Yeah, numerous times. It’s rough. It really is a pursuit of passion. Not everyone has the knack for it and not everyone has the same mileage with their skill level. For many years I was trying to hack it, but I’d be working part-time retail jobs, warehouse jobs, all while working on comics in the evening, often to the chagrin of my spouse. Rarely was it ever a fun or easy experience. I have to say though, my biggest roadblock was myself. I was lucky to have supporters, people who encouraged me and saw potential. I had the virtue of being pretty good out the gate. At the end of the day though, it was up to me to push myself harder and improve as an artist. Sometimes I hit my ceiling and thought, I’ve climbed so high–I’m pretty good now! That’s dangerous because that self-contentment means you lose your edge and stop improving. For a while that’s what I did. I was happy with being a large-ish fish in a small-ish pond. Then I’d sit and lament that people weren’t handing me opportunities or opening doors for me. It took me a couple years to realize you’re never as good as you think you are, and that opportunities come when you’re ready. Eventually I had to kick my own ass, tear down my work, and go for broke.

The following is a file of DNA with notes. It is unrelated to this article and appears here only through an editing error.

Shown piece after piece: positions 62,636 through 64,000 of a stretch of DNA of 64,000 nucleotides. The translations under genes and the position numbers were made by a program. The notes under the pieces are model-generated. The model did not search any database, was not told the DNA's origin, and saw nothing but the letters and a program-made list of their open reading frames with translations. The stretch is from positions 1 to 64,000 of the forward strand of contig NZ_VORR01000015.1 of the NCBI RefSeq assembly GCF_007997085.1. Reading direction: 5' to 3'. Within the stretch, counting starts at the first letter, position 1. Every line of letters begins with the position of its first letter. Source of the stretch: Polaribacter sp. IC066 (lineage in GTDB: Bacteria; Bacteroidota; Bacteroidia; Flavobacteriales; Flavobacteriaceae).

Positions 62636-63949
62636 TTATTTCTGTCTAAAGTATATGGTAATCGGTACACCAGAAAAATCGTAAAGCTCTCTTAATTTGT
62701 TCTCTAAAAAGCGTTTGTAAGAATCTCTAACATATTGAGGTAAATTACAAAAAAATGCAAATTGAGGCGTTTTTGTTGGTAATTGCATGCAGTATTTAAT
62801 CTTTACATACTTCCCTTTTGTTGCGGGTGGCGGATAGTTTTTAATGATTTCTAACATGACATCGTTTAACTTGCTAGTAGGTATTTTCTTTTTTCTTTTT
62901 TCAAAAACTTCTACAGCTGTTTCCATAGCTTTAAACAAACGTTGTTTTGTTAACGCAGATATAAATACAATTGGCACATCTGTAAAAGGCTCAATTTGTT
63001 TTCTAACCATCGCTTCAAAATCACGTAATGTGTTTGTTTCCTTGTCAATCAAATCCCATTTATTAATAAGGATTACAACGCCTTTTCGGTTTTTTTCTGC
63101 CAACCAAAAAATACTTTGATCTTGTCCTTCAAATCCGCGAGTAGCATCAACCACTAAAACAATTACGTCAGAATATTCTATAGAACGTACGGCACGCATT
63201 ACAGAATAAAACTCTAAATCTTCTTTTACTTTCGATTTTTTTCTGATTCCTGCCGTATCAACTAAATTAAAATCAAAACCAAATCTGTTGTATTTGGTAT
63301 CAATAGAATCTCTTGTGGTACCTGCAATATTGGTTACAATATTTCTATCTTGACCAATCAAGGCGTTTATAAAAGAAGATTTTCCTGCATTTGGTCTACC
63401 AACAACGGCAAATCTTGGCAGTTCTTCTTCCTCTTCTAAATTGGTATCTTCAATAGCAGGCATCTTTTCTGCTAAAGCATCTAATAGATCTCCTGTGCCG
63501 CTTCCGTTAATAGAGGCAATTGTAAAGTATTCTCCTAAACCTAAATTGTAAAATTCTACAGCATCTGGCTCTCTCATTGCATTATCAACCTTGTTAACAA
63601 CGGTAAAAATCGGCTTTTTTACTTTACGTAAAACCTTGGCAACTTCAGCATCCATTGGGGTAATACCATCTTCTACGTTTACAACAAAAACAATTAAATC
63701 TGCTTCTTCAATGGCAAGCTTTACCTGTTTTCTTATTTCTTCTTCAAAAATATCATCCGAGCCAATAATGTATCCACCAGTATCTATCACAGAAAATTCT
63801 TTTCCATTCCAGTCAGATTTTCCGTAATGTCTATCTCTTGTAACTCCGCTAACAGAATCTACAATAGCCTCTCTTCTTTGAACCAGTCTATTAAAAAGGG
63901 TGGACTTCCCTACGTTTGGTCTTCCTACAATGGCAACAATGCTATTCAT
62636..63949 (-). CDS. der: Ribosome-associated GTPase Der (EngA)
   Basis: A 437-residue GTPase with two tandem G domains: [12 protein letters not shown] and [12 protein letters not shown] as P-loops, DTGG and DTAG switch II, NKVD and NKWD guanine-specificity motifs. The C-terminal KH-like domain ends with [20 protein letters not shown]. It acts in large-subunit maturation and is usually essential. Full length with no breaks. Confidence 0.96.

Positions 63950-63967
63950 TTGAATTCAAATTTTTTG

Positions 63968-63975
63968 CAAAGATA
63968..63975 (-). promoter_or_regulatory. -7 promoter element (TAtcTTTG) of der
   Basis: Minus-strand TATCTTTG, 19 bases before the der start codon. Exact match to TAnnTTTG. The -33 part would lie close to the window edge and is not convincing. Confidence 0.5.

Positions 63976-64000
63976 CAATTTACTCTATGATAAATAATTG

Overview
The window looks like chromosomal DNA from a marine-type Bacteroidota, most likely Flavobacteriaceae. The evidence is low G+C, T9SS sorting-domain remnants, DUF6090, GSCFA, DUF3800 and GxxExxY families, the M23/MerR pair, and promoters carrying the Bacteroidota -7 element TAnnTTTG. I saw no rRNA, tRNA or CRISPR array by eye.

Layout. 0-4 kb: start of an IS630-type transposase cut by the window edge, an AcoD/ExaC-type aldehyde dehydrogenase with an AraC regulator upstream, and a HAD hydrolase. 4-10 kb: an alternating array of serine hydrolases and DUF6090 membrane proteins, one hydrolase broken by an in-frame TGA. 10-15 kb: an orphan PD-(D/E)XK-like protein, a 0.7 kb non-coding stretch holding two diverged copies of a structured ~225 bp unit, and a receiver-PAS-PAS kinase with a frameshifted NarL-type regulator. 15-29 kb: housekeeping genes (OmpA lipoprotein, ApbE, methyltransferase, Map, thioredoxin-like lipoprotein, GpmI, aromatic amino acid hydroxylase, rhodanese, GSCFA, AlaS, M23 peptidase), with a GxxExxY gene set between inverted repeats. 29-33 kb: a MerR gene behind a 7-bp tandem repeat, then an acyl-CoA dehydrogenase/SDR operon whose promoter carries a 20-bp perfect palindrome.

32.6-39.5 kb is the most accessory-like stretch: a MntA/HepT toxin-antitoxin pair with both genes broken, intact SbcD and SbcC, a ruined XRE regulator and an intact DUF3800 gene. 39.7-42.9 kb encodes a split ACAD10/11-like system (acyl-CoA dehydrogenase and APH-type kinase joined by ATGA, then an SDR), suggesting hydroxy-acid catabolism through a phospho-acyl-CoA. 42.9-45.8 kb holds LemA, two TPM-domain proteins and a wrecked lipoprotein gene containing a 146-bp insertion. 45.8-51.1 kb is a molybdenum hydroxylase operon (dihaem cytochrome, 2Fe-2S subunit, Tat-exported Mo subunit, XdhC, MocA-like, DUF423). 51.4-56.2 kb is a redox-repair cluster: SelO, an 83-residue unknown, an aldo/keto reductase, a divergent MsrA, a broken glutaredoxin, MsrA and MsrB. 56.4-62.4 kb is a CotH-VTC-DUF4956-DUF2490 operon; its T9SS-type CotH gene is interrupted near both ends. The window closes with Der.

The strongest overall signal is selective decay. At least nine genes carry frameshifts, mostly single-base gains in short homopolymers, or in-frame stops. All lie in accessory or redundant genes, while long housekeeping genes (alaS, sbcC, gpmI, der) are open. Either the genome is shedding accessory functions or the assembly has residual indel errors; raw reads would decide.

What’s appealing to you about The Violent? Aside from working on a book with Ed Brisson, what made you decide to take on this project?
I love crime stories. Some of my favourite movies are crime dramas. There’s nothing like reading a hard-nosed, understated crime novel to cleanse my pallet between sci-fi novels or epics. I’m fascinated with the grey-areas of morality, the underbelly of society, the way we as people are pushed and pulled by societal structures we can’t even perceive because we’re in the trenches, so to speak. The Violent revels in al that. I’m a pretty normal person. I can’t say I’m super great or decent person, but I’m not robbing banks or running guns. I’m simply not cut out to be a criminal, but criminals fascinate me. I generally obey the rules. Every once in a while I witness someone break the rules we adhere to and they get farther ahead. When that happens I don’t know whether to be mad or applaud them for their tenacity. That’s the playground The Violent finds itself in and I’m excited to be part of it.